evolution of life on earth, I knew very little about the mysterious forces that
moved it and the creatures that lived within it. On the particular night that
this realisation came to me, in the middle of the Atlantic
Ocean, invisible forces were pushing a powerful current beneath the
yacht and countless millions of the most abundant of all living things were
scattered on the surface of the sea all around me.
daylight hours on the yacht the helm was taken by anyone not involved in doing
anything important such as reading a book or trying to make a new and inspiring
meal out of fish, rice and canned beans (the yacht had no freezer). But during
the night we had a roster of three-hour watches – one from 9 pm to midnight, the
second from midnight to 3 am and the third from 3 am to 6 am. Of course, the
least favourite watch was the middle one. People didn’t mind staying up late
chatting in the wheelhouse or even getting up early to see the new day arrive
but were not that keen to get out of a comfy bunk in the middle of the night.
It fell to
the current watch-keeper to rouse the next person on watch from his bunk. The
sleeping crew member would often be lying on his back mumbling through lusty
dreams of mouth-watering food when he was rudely awakened. Shaking the sleeper
usually worked but there were less pleasant ways. If a hand draped over the bunk
was immersed in a bucket of water, for example, the sleeper would suddenly jump
up with an overly-full bladder and a firm belief that the boat was sinking. He
would stagger gibbering up on deck before taking in that he had a three-hour
stretch on the helm before him.
the frequency of the midnight watch for each crew member only one person was on
deck for each of the three night watches, which were rotated. So every three
days I had the dreaded midnight watch and the best way to tackle something you
don’t like but have to do, is to grow to like it. And grow to like it I did.
tropical Atlantic, the yacht steered herself
pretty well in the gentle trade winds. All the watch-keeper had to do was to
check the compass course and, now and then, make a small adjustment on the
wheel. And of course, look around the empty horizon and sometimes scoot down
below to the galley to make a cup of coffee. Out on the dark deck, with all the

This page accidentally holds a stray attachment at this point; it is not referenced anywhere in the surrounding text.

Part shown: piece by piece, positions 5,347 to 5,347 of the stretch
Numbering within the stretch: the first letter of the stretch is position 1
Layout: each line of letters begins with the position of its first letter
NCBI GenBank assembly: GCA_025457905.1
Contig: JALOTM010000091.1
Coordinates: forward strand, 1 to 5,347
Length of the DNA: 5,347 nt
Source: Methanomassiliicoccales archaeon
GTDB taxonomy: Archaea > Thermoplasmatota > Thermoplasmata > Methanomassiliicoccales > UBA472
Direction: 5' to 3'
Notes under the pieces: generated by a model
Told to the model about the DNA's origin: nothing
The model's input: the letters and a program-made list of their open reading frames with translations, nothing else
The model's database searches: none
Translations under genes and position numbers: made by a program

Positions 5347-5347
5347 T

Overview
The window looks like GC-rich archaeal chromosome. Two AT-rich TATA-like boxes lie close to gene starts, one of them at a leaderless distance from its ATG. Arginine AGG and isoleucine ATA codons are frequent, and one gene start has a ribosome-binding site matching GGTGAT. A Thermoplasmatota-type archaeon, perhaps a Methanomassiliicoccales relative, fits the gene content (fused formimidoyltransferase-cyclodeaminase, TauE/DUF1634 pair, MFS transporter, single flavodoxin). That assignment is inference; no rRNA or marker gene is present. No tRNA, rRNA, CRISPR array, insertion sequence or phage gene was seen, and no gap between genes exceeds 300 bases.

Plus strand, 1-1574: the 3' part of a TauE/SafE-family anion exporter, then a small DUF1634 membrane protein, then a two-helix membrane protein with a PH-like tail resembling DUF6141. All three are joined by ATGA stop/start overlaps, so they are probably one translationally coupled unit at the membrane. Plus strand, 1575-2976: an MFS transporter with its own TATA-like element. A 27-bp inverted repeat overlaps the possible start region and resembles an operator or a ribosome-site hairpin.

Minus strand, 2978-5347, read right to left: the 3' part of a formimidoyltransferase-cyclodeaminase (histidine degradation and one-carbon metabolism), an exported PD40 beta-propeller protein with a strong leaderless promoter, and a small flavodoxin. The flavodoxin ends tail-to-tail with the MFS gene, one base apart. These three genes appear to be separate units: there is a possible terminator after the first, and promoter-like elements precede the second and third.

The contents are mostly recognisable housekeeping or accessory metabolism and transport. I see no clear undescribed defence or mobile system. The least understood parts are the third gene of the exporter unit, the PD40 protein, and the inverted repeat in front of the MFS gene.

others down below and asleep, there was the seductive solace of solitude. The
sails were always full and steady in the following trade winds and there were no
noises except for the tremulous tinkling of the sea against the hull. With no
land for a thousand miles and stars from horizon to horizon, I felt as if I was
the only person on earth. But the stars weren’t the only source of light. I was
mesmerised by a wake of glittering lights that stretched back behind the yacht
for hundreds of metres on the surface of the sea. Closer to the hull of the
yacht I saw the ghostly shapes of larger animals, often dolphins, clearly bathed
in small points of light.
Some of the
lights were from jellyfish-like animals called comb jellies, about one
centimetre long, but most were from much smaller creatures. Beachcombers may be
familiar with comb jellies as their small and fragile bodies are often swept
ashore, sometimes in considerable numbers. They are usually given uninspiring
names such as sea-gooseberries or sea-walnuts – names that may describe their
appearance in death but sell short their beauty in life. They move their
transparent bodies by the beating of eight rows of comb-like paddles. Small
lights flicker along the rows so that, even when still, they look like a train
flashing by with lighted windows. Their non-stinging tentacles sweep the water
for smaller food that appeared as pinpricks of light.
pinpricks of light were caused by particular types of plankton – small plants
and animals that drift in the surface layers of the sea. The plankton gave out
light in response to being disturbed by the passage of larger creatures and the
yacht itself. And to fill in the hours of my watch, I collected them in a
bucket. Many of the plankton were too small to be seen clearly with the naked
eye but each time I flicked my finger in the bucket a shower of sparks rippled
out from the disturbance. From that time when I sat on the dark deck peering
into a bucket full of stars, I was hooked and resolved to learn more about
creatures, both large and small, that lived in the sea. So, I made a decision to
study to become a marine biologist when I was 21 years of age on a yacht in the
middle of the Atlantic.